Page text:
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Who do works of art really belong to?

A lawsuit filed against Maurizio Cattelan has reopened the diatribe between artists and artisans

Who do works of art really belong to? A lawsuit filed against Maurizio Cattelan has reopened the diatribe between artists and artisans

This week, Artribune reported on the story of Maurizio Cattelan and Daniel Druet. Druet is the French sculptor who has materially realized works such as The Ninth Hour (1999) and Him (2001), which respectively portray John Paul II and a surreal version of Hitler, yet his name did not appear in any of the catalogs where instead, as the total author of the works there was only Cattelan. Now Druet wants 5 million and has sued Cattelan himself, gallery owner Emmanuel Perrotin and the Musée Monnaie de Paris, which in 2016 hosted the exhibition Not Afraid of Love. «He would send a ten-line fax or his Italian co-workers, who barely spoke French, would give me instructions. Everything was always very vague and it was up to me to manage it», recounted Druet to Le Monde, on whose pages he said he had been engaged for four years in a battle against «all those artists who use the work of others to promote themselves». To make a long story short, this is the issue: Cattelan commissions to Druet a dozen hyper-realistic sculptures that the sculptor realizes at 33,000 euros each, the statues are then exhibited with complete attribution to Cattelan who resells them for millions and millions. In the meantime, no one talks about Druet, who materially made those works, also deciding many aspects and details.

At the time when the agreement between the two was made, the terms were very vague, the copyright contracts did not yet exist, nor apparently did the gallery owner and artist care to give credit to Druet who found himself, in his own words, in «the humiliating role of the modeler» and which aroused a feeling that is as simple as it is unsettling in a contemporary art world in which artist and maker are two increasingly distant figures: «An unrealized idea is worth nothing», said the sculptor to Le Monde, «and without me Cattelan can do nothing». The most paradoxical thing is not only that Druet was not even invited to the exhibitions where the works were displayed, but that those same works bear Druet's signature engraved on their surface. «Academic merit versus design genius, we're dealing with two virtuosos belonging to two different universes, it's exciting» commented the director of the Palais de Tokyo, Jean de Loisy. According to the gallery owner Perrotin, if Druet loses, the law will protect the artists «against the abuse of power by manufacturers» while if he wins «all artists will be attacked and it will be the end of contemporary art in France». The case, by De Loisy's own admission, is quite intriguing. The problem for Druet will be proving that he has infused his own personality into the various works, given how Cattelan was involved in their conception and display down to the last details. «This trial will demolish a myth», said Druet. «The artist who never touches his work and who is acclaimed by the world is finished».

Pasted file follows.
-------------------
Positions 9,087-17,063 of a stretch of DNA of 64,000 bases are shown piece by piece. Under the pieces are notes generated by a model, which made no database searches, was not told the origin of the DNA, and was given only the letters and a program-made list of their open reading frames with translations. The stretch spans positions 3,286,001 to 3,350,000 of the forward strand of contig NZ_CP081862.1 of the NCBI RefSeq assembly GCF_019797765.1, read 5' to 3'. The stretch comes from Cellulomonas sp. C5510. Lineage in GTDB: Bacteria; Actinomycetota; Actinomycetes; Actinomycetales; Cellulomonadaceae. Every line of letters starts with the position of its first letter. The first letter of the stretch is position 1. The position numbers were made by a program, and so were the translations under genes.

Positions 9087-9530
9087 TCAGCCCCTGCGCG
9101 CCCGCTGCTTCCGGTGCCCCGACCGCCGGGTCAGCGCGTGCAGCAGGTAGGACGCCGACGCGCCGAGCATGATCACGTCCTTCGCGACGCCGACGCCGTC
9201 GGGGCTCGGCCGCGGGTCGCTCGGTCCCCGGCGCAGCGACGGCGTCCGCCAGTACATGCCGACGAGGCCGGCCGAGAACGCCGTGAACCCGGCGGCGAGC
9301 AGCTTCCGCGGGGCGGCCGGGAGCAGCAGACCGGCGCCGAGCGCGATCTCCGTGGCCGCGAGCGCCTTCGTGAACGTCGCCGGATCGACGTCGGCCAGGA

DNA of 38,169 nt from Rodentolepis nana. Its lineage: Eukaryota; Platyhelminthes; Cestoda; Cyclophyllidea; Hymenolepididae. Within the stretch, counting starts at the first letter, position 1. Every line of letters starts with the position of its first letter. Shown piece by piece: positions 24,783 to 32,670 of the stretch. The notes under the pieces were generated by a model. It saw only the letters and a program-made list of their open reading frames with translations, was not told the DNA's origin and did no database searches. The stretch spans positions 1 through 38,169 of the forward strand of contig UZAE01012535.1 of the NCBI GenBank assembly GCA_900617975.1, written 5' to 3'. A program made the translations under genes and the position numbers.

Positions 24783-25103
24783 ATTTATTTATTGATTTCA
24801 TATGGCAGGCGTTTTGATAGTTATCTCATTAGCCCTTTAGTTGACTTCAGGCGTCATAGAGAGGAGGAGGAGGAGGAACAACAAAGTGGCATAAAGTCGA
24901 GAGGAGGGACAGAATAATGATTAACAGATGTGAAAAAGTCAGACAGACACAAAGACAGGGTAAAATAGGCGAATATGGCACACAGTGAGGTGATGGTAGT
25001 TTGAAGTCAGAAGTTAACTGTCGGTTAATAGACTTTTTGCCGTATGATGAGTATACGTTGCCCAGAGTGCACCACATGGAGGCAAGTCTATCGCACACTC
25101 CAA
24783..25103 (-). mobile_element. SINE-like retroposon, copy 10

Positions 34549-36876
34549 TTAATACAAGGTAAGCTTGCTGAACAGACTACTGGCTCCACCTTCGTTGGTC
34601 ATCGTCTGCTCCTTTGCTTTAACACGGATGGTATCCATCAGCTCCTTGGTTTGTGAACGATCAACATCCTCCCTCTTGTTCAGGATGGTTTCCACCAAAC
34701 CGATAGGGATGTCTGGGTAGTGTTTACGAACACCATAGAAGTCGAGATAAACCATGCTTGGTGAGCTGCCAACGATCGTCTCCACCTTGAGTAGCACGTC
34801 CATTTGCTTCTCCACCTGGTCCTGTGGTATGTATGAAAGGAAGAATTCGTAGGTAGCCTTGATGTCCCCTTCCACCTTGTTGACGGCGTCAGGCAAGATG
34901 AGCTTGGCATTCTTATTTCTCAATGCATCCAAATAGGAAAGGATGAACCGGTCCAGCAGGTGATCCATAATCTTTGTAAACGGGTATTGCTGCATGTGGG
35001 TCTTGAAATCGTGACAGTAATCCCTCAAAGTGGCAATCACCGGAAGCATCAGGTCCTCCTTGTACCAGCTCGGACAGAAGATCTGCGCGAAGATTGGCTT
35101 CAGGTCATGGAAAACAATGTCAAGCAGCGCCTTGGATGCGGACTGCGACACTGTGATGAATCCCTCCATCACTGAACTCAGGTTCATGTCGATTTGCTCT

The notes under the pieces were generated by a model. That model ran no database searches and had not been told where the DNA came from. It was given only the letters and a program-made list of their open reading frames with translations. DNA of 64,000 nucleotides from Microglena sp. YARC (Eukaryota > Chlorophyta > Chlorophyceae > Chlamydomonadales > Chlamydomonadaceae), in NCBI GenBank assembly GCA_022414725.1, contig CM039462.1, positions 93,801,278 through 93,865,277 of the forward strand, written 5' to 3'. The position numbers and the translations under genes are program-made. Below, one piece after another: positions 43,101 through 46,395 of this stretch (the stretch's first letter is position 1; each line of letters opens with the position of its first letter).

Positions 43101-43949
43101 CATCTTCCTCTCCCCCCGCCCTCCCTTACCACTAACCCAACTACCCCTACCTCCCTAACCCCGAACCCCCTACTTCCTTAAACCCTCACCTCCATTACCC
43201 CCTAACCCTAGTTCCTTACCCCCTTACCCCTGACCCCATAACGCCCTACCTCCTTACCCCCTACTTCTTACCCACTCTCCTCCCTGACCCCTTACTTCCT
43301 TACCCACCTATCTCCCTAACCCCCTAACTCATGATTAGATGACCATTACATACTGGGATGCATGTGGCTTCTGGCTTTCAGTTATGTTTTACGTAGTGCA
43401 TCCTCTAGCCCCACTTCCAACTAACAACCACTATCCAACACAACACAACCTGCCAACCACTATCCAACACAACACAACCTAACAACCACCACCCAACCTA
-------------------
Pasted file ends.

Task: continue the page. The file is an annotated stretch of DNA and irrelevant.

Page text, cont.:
Regardless of how the case evolves (the trial date is set for May 13), Druet's lawsuit exposes a problem that goes well beyond art and touches the entire design world - including fashion. For too long now there has been a division or compartmentalization that has seen the creative person lose contact with the material of his or her works with a role that is increasingly abstract, self-referential and philosophically opportunistic. Through conceptual acrobatics of all kinds, artists justify their distance from technical expertise - yet a painting by Picasso would not be as valuable if Picasso had had someone else paint it by giving him instructions over the phone. On a level of banal intuitive logic, the work has value because it was created by the artist. Yet today it seems that the artist is only a creator who cannot lower himself to come to terms with reality, and whoever does not appreciate this is a retrograde who has remained stuck in the past, with the Impressionists and their en plein air canvases. And this only increases the distance between the public and art itself - especially if the names of the makers, modelers and actual creators of the objects we see are hidden behind the scenes, in anonymity.